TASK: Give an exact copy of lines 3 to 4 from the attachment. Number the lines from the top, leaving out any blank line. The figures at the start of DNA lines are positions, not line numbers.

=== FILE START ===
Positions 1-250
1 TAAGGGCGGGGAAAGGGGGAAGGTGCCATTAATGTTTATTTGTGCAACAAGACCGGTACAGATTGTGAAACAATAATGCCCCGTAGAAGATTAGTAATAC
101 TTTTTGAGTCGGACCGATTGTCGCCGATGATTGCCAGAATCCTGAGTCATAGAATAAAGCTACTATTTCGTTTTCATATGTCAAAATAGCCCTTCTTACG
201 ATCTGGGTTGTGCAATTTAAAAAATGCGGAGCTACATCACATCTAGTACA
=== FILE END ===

101 TTTTTGAGTCGGACCGATTGTCGCCGATGATTGCCAGAATCCTGAGTCATAGAATAAAGCTACTATTTCGTTTTCATATGTCAAAATAGCCCTTCTTACG
201 ATCTGGGTTGTGCAATTTAAAAAATGCGGAGCTACATCACATCTAGTACA